Best practices for securing online classrooms

With security as a paramount concern for educators, parents and students alike, it’s important that teachers know exactly how to control the virtual meeting environment. Zoom has developed an online resource guide to help facilitate secure online learning sessions. Some of the top tips include:

  • Lock your virtual classroom: Teachers can lock a Zoom session that’s already started so no one else can join. Give students time to join and then lock the meeting (kind of like closing the classroom after the bell!).
  • Use the Waiting Room: The Waiting Room feature is one of the best ways to protect your Zoom virtual classroom and keep out those who aren’t supposed to be there. There are two options to choose from when this is in use: either all participants will be sent to the virtual waiting area, where the teacher can admit them individually or all at once; or the host can opt to have known students skip the Waiting Room and join, but have anyone not signed in/part of your school sent to the virtual waiting area. (As of March 31, the Waiting Room feature is automatically turned on by default.)
  • Control screen sharing: Zoom has recently updated its settings for educational users to allow only the host (typically the teacher) to share his or her screen by default. If students need to share their screens, teachers can still give that privilege to students on a case-by-case basis.
  • Lock down the chat: Much like a hawk-eyed teacher might stop a note being passed in class, teachers can restrict the chat function of Zoom so students cannot privately message others during class time.
  • Other important security functions such as removing participants and securely scheduling a class are also available to teachers using Zoom to facilitate online learning. Please see all the tips on Zoom’s official blog.

Frequently asked questions – answered!
From hosting a webinar or a meeting, to properly setting up a virtual classroom for students, there are many questions teachers are looking to have answered — even if they have already started using Zoom for online teaching. Zoom has compiled a list of its top 10 virtual classroom most frequently asked questions for educational users to help teachers make the best of their online classrooms. Some of the top tips include:

  • How do I share my screen? Screen sharing lets teachers present slides, videos and other content to students.
  • Should I use a Zoom meeting or Zoom webinar? Webinars allow teachers to better present information in a one-to-many setting, similar to a lecture style, whereas meetings allow for more two-way flow of conversation. Which ever type of Zoom session teachers choose, they should consult the best practices for securing their online classroom.
  • How do I take classroom attendance? Zoom can mimic a classroom attendance sheet by allowing teachers to review the registration report to see which students registered and attended a given class.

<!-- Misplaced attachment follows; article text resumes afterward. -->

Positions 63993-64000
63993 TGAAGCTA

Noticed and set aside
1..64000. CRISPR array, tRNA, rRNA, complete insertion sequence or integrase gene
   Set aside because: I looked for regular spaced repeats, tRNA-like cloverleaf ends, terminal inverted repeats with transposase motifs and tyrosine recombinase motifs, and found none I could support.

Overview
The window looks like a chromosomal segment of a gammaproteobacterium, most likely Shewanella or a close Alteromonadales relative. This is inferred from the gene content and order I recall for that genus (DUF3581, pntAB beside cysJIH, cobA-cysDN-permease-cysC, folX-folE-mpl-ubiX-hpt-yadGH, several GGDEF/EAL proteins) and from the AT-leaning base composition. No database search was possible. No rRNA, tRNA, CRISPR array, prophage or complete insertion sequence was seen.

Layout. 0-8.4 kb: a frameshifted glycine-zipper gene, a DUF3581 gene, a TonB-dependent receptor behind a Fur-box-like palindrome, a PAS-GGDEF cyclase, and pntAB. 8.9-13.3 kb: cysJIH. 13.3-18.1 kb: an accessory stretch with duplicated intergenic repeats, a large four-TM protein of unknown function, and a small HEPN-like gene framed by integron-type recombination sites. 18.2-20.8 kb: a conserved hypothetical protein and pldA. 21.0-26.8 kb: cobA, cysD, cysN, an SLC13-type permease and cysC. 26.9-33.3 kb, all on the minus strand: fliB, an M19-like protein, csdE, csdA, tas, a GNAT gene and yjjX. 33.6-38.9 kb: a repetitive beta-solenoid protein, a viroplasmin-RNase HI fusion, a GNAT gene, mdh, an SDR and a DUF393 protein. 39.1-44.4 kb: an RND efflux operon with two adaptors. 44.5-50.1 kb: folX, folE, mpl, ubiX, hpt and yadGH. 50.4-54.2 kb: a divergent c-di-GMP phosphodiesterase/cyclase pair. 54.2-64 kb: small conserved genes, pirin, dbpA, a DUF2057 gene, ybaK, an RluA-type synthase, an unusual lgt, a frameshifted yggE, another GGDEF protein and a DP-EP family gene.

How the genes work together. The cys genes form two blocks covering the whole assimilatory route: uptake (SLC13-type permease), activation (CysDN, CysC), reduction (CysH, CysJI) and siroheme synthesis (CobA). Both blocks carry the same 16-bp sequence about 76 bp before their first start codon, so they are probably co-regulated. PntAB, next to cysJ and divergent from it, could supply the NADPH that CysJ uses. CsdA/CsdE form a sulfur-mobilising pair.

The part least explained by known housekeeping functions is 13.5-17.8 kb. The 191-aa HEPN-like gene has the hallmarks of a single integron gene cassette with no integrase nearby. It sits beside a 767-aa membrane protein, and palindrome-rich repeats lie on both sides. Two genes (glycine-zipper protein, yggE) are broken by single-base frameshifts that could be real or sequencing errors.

Be sure to review all the questions including how to see all your students on video, and how to host a meeting using a mobile device on the official Zoom blog and on this resource page for educators. Zoom regularly posts updates about product features and resources for users to its official blog.

Zoom Acquires Keybase

Posted in Commentary with tags on May 7, 2020 by itnerd

Zoom and Keybase today announced that Zoom has acquired Keybase, a secure messaging and file-sharing service. The acquisition of this exceptional team of security and encryption engineers will accelerate Zoom’s plan to build end-to-end encryption that can reach current Zoom scalability. 

As members of Zoom’s security engineering function, the Keybase team will provide important contributions to Zoom’s 90-day plan to proactively identify, address, and enhance the security and privacy capabilities of its platform. Max Krohn, Keybase.io co-founder and developer will lead the Zoom security engineering team, reporting directly to Eric S. Yuan, CEO of Zoom. Leaders from Zoom and Keybase will work together to determine the future of the Keybase product. The terms of the transaction were not disclosed. 

Visit the Zoom blog for more details on the plans for building the end-to-end encryption offering. 

Zoom Lets The World Know That It Is Making Progress On Being More Secure

Posted in Commentary with tags on April 22, 2020 by itnerd

A blog post went up in the last 24 hours where Zoom has updated the public on its progress to improve their security. Which has you are likely aware has been found to be lacking as the popularity of the conferencing app has skyrocketed.

Besides announcing Zoom version 5.0, the company has also announced the following:

  • AES 256-bit GCM encryption: Zoom is upgrading to the AES 256-bit GCM encryption standard, which offers increased protection of your meeting data in transit and resistance against tampering. This provides confidentiality and integrity assurances on your Zoom Meeting, Zoom Video Webinar, and Zoom Phone data. Zoom 5.0, which is slated for release within the week, supports GCM encryption, and this standard will take effect once all accounts are enabled with GCM. System-wide account enablement will take place on May 30.
  • Security icon: Zoom’s security features, which had previously been accessed throughout the meeting menus, are now grouped together and found by clicking the Security icon in the meeting menu bar on the host’s interface.
  • Robust host controls: Hosts will be able to “Report a User” to Zoom via the Security icon. They may also disable the ability for participants to rename themselves. For education customers, screen sharing now defaults to the host only.